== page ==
When Disney purchased Lucasfilm and promptly announced that they’d be making new Star Wars films, I was a little excited, but pretty cautiously so.  I figured anything they could do couldn’t be worse than the Prequels, and the Holy Trilogy will always be that.  I keep up with the news and rumors about the new films and it’s generally encouraging, but still, I managed to keep myself safely detached.  I know from experience that this is a rabbit hole that will swallow me alive.

All that being said, I was not prepared for the way my id reacted to the announcement of the new cast.  It’s not even that I love all the additions (more on that shortly), or that I’d had strong hopes to be confirmed or disappointed by.  But something about seeing the photograph with Mark Hamill, Harrison Ford, and Carrie Fisher with all these new actors triggered something.  My child-id-brain put a chloroform-soaked rag over my ego’s mouth, pushed it out of the chair, and said, “I got this.”  It’s been interesting to observe during the sparse moments of lucidity that I’ve had since last week.

What do I think of the cast, you (didn’t) ask?  I’m encouraged mostly by the fact that these are all people known for their acting chops, not for their good looks or star power.  They’re unknowns, and that’s how a Star Wars film SHOULD be cast.  I told Kara about the rumors that Zack Efron was up for a part, and that she might actually see me put a bullet in my brain (I’m not paraphrasing).  The thing that everyone focuses on is that there’s only one new female added to the cast, and that’s certainly a valid concern.  As someone who’s about to have a daughter that will grow up with these films relevant to her generation’s pop culture, I’m more aware of it than I might have been in the past.  However, I’ll withhold any outrage until I know more.  First, there will be more characters than this, and surely several will be women.  What matters most, though, is what type of character Ridley will play.  If she’s the lead among the young actors, it would bother me considerably less.  I’d rather have one strong female character than ten damsels in distress, and Abrams is responsible for Jennifer Garner’s Sidney Bristow–not too shabby of an example of how to do a strong heroine.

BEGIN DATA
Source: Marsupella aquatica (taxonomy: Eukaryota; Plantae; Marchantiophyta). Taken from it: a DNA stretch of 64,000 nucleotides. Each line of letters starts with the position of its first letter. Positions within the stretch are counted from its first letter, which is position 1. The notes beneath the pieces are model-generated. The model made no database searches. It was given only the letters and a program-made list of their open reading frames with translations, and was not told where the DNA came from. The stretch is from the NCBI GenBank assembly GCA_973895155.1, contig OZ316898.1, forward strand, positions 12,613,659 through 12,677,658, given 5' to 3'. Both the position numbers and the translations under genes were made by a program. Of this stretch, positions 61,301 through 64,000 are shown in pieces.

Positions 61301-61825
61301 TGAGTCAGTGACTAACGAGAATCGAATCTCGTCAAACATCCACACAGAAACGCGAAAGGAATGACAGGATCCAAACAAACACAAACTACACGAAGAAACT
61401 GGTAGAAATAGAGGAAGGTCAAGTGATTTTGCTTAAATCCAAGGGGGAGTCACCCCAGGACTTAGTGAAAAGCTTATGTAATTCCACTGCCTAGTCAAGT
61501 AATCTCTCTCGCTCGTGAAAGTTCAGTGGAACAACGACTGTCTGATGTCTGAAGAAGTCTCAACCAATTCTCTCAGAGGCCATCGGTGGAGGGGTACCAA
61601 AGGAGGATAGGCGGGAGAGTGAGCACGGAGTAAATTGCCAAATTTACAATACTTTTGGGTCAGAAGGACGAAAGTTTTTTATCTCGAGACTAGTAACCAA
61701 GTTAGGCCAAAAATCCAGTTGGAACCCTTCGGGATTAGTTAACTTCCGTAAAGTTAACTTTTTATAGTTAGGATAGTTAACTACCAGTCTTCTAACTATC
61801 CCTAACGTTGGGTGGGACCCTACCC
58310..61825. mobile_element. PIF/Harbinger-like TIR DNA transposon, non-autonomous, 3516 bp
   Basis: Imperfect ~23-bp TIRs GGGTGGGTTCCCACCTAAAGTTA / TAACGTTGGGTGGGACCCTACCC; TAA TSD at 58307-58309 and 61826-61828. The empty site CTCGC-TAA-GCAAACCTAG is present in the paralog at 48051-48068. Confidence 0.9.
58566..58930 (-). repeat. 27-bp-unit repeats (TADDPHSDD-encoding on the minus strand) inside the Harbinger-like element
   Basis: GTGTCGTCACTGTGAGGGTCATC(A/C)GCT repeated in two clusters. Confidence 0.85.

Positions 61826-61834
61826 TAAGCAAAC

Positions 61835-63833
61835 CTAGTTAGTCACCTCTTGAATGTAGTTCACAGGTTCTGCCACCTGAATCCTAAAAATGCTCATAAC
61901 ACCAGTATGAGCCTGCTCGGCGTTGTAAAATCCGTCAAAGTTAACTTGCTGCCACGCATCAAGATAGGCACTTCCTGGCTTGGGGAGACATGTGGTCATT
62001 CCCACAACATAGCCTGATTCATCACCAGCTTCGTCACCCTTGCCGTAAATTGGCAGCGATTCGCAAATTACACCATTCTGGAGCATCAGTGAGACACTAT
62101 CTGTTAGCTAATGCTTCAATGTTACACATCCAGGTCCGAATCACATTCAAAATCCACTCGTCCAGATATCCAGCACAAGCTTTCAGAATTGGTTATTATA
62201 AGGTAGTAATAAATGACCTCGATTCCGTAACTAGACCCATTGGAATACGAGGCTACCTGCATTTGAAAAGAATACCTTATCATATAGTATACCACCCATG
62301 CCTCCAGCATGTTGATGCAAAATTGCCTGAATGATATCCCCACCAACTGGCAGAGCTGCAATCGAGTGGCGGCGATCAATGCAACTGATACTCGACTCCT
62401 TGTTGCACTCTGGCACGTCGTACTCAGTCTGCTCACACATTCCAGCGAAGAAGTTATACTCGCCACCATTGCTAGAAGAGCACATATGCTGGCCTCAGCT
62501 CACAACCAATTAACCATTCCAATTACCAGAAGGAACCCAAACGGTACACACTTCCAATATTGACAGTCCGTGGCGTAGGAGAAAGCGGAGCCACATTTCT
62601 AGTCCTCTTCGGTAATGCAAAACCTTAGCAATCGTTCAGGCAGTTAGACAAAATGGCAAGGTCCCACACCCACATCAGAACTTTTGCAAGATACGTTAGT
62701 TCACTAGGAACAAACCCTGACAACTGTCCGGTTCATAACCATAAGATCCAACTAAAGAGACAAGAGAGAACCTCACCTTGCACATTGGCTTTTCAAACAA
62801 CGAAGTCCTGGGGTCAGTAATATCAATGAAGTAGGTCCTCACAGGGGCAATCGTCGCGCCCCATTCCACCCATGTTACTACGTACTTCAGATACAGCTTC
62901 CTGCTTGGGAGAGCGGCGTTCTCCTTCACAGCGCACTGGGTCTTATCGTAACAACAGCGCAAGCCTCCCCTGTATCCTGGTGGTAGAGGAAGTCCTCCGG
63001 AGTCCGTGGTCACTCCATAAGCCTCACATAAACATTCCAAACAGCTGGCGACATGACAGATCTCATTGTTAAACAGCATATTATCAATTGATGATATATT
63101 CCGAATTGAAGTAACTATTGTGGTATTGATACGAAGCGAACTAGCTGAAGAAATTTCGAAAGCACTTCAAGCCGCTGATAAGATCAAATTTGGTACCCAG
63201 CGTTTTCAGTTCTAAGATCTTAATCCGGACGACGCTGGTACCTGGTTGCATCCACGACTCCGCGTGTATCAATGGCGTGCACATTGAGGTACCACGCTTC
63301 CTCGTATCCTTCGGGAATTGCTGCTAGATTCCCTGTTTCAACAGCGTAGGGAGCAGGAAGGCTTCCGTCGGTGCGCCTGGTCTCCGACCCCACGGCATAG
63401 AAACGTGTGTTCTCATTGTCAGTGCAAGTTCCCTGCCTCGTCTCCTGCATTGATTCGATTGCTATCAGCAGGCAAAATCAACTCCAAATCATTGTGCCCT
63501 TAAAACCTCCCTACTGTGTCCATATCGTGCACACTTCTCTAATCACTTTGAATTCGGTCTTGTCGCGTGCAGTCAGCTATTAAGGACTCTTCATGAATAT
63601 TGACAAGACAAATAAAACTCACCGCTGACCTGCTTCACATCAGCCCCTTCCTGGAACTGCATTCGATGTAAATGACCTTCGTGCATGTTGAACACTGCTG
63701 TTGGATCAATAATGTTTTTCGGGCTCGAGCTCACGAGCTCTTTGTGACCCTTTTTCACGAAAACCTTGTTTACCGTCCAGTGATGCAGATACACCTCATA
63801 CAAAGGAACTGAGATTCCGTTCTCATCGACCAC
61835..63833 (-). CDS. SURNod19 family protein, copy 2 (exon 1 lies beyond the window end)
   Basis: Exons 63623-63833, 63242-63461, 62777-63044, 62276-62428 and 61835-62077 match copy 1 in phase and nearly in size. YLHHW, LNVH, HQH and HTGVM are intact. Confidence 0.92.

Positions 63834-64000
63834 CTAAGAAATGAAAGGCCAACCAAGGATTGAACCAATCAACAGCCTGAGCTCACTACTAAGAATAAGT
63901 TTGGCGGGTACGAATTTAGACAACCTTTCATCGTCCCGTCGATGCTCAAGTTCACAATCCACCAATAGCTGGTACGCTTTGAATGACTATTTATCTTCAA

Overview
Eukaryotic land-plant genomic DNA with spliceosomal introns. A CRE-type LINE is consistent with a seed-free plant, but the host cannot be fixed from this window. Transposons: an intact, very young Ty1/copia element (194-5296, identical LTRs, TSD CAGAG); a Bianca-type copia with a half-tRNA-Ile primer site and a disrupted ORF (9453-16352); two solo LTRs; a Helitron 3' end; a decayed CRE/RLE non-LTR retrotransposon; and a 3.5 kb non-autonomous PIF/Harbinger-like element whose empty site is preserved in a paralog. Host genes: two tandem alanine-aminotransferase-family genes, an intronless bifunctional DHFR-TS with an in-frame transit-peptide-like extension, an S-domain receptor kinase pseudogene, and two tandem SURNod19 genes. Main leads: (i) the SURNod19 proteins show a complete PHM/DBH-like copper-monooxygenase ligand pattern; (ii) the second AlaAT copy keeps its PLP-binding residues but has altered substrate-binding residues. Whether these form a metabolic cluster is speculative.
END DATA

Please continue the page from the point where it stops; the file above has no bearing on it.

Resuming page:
Cautious optimism reigns, and that’s pretty new for me.

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